Texas Creator Shares What It's Like To Help Decorate The White House For Christmas

With dozens of trees and thousands of lights, it takes days to bring the vision to life.

WASHINGTON, DC November 28, 2022: Christmas ornaments of self portraits by the students of the 2021 Teachers of the year from across the country decorate the Christmas trees in the State Dining Room of the White House on Monday November 28, 2022. The Holidays at The White House 2022 theme is We the People. (Photo by Demetrius Freeman/The Washington Post via Getty Images)

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This year, guests can once again walk the halls of the White House and take in the 77 Christmas trees and more than 83,000 lights adorning hallways, dining rooms, and grand state rooms.

The work of dozens of volunteers, White House craftsmen, cooks, and designers, the theme of "We The People" is carried from room to room with personal touches, including artwork from America's school children, hand-painted state birds, and the names of fallen soldiers on golden stars.

Marite Espinoza Sanchez, a Peruvian-American Pinterest Creator and blogger at Marite Does It living in Katy, Texas, was one of 150 volunteers, along with her husband Hugo, chosen to help decorate the White House this year.

Hugo and Marite Sanchez in White House

Courtesy of Marite Espinoza Sanchez

Marite, who previously worked with First Lady Dr. Jill Biden and Pinterest to renovate a teachers' lounge in Knoxville, Tennessee, said the White House reached out to her in October and asked if she was interested in coming to help decorate for the Christmas season.

"I feel so lucky that [they] reached out to us because there are thousands of people that applied to do this. Of course we said yes, we're all in and going the whole week," she told Southern Living.

Marite and Hugo, parents of a 9-year-old girl and 5-year-old boy, took off to Washington D.C. over the Thanksgiving holidays and worked "long days" to bring the vision to life, room by room. "My feet were not happy with me," Marite joked, "but it was super fun."

Teams of volunteers are divided among the more than one dozen rooms and hallways that are decorated as part of the holiday festivities. The design this year, for which work started just after Easter, Marite says, focuses on what brings us together.

"They already have the vision and all the details and significance. [Dr. Biden] is very involved in it," Marite says. "It was beautiful how all the details in the theme, We The People, were reflecting the spirit of this country."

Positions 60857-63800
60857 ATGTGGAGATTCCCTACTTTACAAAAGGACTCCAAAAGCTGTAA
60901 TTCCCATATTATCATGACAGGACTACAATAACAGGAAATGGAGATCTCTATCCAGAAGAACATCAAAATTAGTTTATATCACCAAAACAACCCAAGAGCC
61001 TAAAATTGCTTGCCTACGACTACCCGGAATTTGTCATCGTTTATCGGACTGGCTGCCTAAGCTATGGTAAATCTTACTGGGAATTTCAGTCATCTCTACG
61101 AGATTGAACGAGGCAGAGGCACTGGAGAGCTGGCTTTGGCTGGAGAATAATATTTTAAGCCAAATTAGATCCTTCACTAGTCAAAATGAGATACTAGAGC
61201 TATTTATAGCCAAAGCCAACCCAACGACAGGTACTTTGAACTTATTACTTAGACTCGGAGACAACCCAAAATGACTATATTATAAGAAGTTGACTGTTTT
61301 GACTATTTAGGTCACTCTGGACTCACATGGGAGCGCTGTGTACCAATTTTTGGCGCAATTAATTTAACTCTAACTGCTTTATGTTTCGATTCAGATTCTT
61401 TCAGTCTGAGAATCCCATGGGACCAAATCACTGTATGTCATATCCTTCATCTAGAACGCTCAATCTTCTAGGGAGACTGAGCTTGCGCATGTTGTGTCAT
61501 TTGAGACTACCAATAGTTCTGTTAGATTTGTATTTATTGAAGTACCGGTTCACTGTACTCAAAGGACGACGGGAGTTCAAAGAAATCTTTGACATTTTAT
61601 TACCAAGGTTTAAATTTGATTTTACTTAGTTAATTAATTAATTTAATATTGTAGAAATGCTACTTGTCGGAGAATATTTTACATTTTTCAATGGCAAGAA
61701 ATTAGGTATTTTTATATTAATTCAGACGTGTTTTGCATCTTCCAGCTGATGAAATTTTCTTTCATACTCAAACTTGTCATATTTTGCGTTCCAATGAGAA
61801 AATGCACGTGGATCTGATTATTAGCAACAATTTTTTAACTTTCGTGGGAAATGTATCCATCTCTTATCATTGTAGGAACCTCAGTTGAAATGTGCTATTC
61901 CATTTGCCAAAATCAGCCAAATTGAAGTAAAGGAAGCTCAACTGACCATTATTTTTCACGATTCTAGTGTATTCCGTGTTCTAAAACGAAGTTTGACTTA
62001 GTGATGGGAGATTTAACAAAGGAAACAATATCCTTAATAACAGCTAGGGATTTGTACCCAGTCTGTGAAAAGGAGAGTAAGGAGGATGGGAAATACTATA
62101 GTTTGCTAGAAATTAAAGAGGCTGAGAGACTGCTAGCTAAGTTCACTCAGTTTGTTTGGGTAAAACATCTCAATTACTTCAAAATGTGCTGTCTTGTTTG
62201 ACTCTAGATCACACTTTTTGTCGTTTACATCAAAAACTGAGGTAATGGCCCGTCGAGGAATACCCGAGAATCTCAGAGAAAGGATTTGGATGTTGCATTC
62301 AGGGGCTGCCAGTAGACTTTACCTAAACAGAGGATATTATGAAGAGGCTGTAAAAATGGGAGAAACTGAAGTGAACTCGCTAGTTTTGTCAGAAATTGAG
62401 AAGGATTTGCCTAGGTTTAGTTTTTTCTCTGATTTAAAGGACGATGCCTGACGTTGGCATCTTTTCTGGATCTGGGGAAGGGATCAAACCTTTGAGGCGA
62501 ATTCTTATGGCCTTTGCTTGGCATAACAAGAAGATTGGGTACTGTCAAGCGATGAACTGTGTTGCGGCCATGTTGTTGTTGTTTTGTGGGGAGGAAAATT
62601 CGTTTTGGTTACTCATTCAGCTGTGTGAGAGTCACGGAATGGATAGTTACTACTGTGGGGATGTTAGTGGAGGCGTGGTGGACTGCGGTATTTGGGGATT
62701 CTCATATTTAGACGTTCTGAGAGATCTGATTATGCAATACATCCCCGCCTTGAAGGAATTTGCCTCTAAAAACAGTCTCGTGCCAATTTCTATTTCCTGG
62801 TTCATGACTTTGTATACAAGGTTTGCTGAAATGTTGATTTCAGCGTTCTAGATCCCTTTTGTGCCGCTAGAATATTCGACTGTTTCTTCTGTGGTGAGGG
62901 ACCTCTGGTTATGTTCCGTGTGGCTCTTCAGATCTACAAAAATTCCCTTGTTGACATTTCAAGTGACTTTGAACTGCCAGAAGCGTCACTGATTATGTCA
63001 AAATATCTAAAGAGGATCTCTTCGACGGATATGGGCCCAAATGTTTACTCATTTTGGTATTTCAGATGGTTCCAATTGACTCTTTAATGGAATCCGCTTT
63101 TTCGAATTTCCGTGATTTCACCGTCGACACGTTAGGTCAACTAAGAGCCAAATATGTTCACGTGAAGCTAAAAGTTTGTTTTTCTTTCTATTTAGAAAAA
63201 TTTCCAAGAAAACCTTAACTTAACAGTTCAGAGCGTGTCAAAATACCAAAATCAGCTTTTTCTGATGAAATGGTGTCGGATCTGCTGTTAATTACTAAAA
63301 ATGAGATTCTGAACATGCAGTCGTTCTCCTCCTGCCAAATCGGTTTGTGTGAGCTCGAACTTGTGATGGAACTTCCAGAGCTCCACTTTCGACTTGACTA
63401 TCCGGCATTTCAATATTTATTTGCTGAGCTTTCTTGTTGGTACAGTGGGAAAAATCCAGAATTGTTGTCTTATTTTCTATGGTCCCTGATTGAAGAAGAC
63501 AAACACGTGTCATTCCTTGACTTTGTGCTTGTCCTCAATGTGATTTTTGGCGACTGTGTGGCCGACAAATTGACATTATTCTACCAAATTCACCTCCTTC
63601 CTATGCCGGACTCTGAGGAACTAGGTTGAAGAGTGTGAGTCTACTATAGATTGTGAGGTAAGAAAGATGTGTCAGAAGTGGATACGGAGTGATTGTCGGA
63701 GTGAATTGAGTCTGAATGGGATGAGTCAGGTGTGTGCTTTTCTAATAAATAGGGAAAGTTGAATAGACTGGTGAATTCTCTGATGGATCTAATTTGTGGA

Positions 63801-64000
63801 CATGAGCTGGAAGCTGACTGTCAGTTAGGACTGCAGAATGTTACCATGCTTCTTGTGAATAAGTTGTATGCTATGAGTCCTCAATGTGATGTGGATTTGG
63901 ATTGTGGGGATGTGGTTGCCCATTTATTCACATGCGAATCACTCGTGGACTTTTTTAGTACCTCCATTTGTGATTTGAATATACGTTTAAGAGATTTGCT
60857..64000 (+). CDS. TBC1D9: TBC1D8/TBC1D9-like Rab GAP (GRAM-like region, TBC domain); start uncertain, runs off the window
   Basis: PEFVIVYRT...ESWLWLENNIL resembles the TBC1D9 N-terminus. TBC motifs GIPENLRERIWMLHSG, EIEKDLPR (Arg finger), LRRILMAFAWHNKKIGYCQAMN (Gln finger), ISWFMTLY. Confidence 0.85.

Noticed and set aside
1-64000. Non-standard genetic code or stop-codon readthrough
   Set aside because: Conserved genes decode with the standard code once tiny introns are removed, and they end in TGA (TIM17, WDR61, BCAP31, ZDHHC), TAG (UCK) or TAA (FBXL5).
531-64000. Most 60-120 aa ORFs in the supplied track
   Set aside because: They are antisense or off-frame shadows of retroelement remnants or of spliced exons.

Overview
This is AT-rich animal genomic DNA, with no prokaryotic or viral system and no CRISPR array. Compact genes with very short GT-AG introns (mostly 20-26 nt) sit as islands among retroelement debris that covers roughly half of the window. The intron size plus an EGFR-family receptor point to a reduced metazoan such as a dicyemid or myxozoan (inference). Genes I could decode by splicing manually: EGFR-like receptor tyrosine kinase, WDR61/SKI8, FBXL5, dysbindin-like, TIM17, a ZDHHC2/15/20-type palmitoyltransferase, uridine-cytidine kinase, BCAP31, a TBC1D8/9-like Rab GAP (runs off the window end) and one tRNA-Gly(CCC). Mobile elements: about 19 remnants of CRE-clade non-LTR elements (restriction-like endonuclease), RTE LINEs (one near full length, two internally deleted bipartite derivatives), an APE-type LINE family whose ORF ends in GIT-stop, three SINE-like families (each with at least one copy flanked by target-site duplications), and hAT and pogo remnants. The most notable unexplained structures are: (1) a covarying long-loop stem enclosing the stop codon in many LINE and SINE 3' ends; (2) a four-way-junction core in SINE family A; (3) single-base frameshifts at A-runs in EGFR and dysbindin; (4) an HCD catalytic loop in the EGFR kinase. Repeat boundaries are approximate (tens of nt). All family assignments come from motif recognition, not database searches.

As a creator, Marite says she appreciated the emphasis on ornaments and decorations people can make at home. She worked on the Green Room and the East Room. In the Green Room, with a theme of Sounds & Songs, Marite helped paint "dollar store" containers to look like aged brass (see how on her blog). And in the East Room, with a theme of Nature & Recreation, she helped flock trees to give a just-fallen snow look.

Creators were also able to peek in on what others were doing throughout the White House. That's where Marite spotted another DIY decoration idea she really enjoyed: foil flowers. Watch below a quick demonstration of how volunteers used craft foil to create reflective flowers.

Marite says so many of the ornaments and decorations create reflections "so people can see themselves in these trees. I thought it was beautiful the thought that went into these decorations," she said. "You think of the White House, and you think of lavish decorations. But these are things you and I can do. That's a thing I like a lot, that they made it relatable. Not everyone has a White House budget, so it's really good that it's feasible for you and me."

Take a tour of all the decorated rooms at the White House.

Entrance to Blue Room, White House

Courtesy of The White House

"I want people to take away this is their country. They call it the People's House, so it's your house, too. I hope in future years we see more people who never thought they'd be going," Marite says.

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